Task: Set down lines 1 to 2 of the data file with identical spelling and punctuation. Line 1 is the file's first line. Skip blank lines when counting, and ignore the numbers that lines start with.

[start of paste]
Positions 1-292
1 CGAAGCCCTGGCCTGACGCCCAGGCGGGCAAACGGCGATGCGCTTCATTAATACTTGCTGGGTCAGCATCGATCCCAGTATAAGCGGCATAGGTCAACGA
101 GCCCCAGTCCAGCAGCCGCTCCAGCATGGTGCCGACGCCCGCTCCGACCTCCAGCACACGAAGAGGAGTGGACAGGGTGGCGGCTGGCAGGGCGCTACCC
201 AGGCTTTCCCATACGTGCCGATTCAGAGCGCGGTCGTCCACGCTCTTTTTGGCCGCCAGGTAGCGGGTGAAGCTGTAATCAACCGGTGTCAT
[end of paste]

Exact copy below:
Positions 1-292
1 CGAAGCCCTGGCCTGACGCCCAGGCGGGCAAACGGCGATGCGCTTCATTAATACTTGCTGGGTCAGCATCGATCCCAGTATAAGCGGCATAGGTCAACGA